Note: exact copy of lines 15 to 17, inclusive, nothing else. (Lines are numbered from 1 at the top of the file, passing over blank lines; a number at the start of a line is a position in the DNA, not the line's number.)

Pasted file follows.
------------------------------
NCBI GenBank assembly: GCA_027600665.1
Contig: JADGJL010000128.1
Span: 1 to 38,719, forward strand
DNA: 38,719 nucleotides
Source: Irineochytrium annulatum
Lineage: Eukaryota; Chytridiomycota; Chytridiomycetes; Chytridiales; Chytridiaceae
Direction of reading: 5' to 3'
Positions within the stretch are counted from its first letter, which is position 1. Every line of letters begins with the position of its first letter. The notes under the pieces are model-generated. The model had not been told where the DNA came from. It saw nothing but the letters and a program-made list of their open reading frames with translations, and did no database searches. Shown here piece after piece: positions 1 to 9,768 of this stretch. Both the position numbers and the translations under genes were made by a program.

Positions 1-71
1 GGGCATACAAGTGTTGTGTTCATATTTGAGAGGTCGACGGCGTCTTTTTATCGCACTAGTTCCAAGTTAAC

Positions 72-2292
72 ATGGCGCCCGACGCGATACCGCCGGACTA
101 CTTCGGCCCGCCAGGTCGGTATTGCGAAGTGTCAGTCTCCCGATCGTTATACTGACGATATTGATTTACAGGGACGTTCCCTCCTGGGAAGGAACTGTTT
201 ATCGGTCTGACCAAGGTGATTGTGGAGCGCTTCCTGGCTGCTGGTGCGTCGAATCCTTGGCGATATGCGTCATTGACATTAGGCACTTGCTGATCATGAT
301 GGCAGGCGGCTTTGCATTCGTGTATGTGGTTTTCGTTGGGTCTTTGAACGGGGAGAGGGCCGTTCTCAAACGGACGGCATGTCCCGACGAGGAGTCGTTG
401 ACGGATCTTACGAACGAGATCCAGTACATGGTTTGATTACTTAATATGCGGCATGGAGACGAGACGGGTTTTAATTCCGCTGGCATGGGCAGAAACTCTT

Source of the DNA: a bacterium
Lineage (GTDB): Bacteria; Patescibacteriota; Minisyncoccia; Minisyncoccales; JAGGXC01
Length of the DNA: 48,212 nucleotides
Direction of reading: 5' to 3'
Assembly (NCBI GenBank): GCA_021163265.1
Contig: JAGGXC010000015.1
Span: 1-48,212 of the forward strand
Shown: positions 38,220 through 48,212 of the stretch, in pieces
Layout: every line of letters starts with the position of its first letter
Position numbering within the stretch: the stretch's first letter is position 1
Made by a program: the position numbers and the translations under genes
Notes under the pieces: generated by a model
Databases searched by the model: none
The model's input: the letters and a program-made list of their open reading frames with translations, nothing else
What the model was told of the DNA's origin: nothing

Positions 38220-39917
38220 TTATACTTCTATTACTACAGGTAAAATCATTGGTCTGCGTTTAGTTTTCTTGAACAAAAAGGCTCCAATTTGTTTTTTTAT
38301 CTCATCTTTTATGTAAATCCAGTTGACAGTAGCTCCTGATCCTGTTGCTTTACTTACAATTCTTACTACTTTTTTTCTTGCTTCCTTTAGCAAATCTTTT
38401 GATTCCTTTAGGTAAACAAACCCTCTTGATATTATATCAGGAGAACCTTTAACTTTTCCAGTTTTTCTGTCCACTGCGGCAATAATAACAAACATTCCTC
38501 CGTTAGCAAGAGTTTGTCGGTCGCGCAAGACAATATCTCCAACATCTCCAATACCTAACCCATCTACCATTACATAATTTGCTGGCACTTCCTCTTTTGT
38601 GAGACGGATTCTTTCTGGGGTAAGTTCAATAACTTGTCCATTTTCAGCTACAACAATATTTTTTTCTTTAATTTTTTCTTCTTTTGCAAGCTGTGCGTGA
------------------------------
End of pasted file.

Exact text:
301 GGCAGGCGGCTTTGCATTCGTGTATGTGGTTTTCGTTGGGTCTTTGAACGGGGAGAGGGCCGTTCTCAAACGGACGGCATGTCCCGACGAGGAGTCGTTG
401 ACGGATCTTACGAACGAGATCCAGTACATGGTTTGATTACTTAATATGCGGCATGGAGACGAGACGGGTTTTAATTCCGCTGGCATGGGCAGAAACTCTT

Source of the DNA: a bacterium